“Bite-Size Bits of Local, National, and Global History”
“Bite-Size Bits of Local, National, and Global History”
Afton in Nelson County, Virginia — The American South (Mid-Atlantic)

The Laborers

The Blue Ridge Tunnel

The Laborers Marker image. Click for full size.
Photographed By Devry Becker Jones (CC0), April 9, 2021
1. The Laborers Marker
In early 1850, hundreds of Irish famine immigrants poured into the counties of Albemarle, Nelson and Augusta. Accompanied by relatives, they came to build the Blue Ridge Railroad and its four tunnels. Those working in the Blue Ridge Tunnel erected shanties—some housing multiple families—near both portals. Men laboring on the remaining tunnels or along the tracks crowded with their families into rented houses on the descending slopes of Rockfish Gap.

For all, it was a difficult life. Round-the-clock explosions of black gunpowder in the tunnels created almost unbearable noise and smoke. Death by a faulty detonation or falling rock was a constant risk. Pay for floorers, who cleared debris after blasts, began at $.75 a day. The figure rose to $1.12 ½ after a strike in 1853, while pay for headers and blasters rose to $1.25 a day. Blacksmiths and stonemasons earned $1.30 to $2.00 a day. Wages rose again after more strikes, but this meant surviving with no pay for unpredictable period of time. A cholera epidemic roared through the shanties in 1854, taking the lives of thirty-three people. In all 190 Irish on the Blue Ridge

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Railroad line died from disease, infection, or work accidents.

Three slaveholders leased the labor of thirty-three men for toil in the Blue Ridge Tunnel in 1854. The enslavers' contract with the state specified that the men must not be allowed near gunpowder loading or blasting. Most of the men were floorers earning $1.12 ½ a day—all payable to the enslavers. Meanwhile several hundred more hired-out men endured backbreaking assignments on the line. They cleared land, prepared track beds, hauled stones for culverts, broke rock for ballast, put riprap in place, fired bricks, and shored up embankments. Three enslaved men died while laboring on the Blue Ridge Railroad.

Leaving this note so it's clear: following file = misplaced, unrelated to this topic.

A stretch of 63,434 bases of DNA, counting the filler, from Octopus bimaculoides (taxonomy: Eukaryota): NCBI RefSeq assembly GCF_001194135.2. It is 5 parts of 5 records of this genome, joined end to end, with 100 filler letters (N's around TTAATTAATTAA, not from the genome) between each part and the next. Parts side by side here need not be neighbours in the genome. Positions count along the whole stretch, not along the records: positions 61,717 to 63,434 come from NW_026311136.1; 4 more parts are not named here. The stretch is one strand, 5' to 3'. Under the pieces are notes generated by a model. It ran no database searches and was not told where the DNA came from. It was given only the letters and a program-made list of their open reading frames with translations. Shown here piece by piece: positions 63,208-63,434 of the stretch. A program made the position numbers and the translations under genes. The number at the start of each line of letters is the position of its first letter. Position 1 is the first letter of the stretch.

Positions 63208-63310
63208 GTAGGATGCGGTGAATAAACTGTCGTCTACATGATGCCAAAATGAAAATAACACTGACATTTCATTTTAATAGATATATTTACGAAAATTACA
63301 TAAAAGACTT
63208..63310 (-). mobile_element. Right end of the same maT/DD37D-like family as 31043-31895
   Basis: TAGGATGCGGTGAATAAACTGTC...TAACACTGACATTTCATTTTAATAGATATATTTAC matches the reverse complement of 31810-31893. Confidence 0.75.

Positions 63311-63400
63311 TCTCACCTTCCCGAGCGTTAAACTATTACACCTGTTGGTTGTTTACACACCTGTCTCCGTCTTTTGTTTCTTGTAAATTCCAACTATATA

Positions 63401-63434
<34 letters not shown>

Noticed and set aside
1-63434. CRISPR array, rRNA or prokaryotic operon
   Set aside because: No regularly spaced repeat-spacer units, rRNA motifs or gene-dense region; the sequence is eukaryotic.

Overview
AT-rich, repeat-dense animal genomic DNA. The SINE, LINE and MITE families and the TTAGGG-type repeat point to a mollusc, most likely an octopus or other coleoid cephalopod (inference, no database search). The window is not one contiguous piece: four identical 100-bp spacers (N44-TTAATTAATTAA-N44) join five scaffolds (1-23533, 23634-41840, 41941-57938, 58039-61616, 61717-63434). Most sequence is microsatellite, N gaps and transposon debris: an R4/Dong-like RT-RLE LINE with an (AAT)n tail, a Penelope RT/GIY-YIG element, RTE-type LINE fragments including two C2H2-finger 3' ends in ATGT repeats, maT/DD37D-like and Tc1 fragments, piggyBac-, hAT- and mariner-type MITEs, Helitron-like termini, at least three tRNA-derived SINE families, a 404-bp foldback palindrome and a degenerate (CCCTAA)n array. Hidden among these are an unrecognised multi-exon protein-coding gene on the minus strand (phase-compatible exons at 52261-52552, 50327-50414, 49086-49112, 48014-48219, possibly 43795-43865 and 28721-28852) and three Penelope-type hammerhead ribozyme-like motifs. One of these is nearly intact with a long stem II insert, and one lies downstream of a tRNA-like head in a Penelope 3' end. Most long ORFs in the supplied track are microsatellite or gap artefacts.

A total of about 850 Irish men and boys worked in the Blue Ridge Tunnel during its construction. Approximately 50 local men joined them now and again, but payroll records show that most left after a few months. Elsewhere on the line, however, the Blue Ridge Railroad employed some local men for years.
Erected 2020 by Nelson County Parks & Recreation.
Topics. This historical marker is listed in these topic lists: African AmericansIndustry & CommerceRailroads & StreetcarsSettlements & Settlers. A significant historical year for this entry is 1850.
Location. 38° 1.831′ N, 78° 50.985′ 

The Laborers Marker image. Click for full size.
Photographed By Devry Becker Jones (CC0), April 9, 2021
2. The Laborers Marker
W. Marker is in Afton, Virginia, in Nelson County. Marker is on Blue Ridge Tunnel Trail, 0.4 miles west of Afton Depot Lane, on the right when traveling west. Touch for map. Marker is at or near this postal address: 2325 Blue Ridge Tunnel Trail, Afton VA 22920, United States of America. Touch for directions.
Other nearby markers. At least 8 other markers are within walking distance of this marker. The Blue Ridge Railroad (about 600 feet away, measured in a direct line); Crozet Blue Ridge Tunnel (approx. 0.2 miles away); Greenwood-Afton Rural Historic District (approx. ¼ mile away); Flight of Richard C. duPont (approx. ¼ mile away); Rockfish Gap Meeting (approx. ¼ mile away); Claudius Crozet (approx. ¼ mile away); Virginia's Nineteenth-Century Transportation Challenges (approx. 0.4 miles away); Nelson County / Augusta County (approx. 0.4 miles away). Touch for a list and map of all markers in Afton.
Credits. This page was last revised on April 11, 2021. It was originally submitted on April 11, 2021, by Devry Becker Jones of Washington, District of Columbia. This page has been viewed 220 times since then and 93 times this year. Photos:   1, 2. submitted on April 11, 2021, by Devry Becker Jones of Washington, District of Columbia.

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Nov. 30, 2023